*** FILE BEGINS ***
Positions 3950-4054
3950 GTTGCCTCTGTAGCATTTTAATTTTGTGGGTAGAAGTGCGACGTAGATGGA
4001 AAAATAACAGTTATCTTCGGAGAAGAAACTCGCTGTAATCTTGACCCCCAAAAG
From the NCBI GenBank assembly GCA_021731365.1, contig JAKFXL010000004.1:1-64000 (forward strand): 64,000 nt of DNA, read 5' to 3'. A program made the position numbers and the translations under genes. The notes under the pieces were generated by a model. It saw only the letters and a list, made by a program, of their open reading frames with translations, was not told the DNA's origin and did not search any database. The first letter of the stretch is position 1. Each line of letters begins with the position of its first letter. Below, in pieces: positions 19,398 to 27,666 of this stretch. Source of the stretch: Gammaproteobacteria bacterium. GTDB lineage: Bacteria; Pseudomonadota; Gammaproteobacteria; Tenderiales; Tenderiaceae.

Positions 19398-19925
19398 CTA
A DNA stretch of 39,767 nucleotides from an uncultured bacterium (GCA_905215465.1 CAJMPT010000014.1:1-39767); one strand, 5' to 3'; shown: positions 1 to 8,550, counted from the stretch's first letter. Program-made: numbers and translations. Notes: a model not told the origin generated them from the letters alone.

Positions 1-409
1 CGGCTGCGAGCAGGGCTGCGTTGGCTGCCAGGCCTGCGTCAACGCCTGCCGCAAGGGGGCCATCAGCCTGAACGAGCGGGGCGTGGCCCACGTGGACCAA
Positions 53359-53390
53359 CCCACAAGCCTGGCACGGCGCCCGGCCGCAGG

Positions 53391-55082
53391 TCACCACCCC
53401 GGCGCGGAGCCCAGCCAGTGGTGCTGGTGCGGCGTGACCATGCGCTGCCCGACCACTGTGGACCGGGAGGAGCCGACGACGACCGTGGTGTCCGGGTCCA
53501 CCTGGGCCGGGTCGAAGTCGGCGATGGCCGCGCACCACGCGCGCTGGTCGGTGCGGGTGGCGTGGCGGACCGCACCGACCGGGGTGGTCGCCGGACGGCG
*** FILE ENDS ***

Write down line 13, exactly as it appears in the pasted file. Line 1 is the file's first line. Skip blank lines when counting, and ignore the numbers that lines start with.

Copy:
53391 TCACCACCCC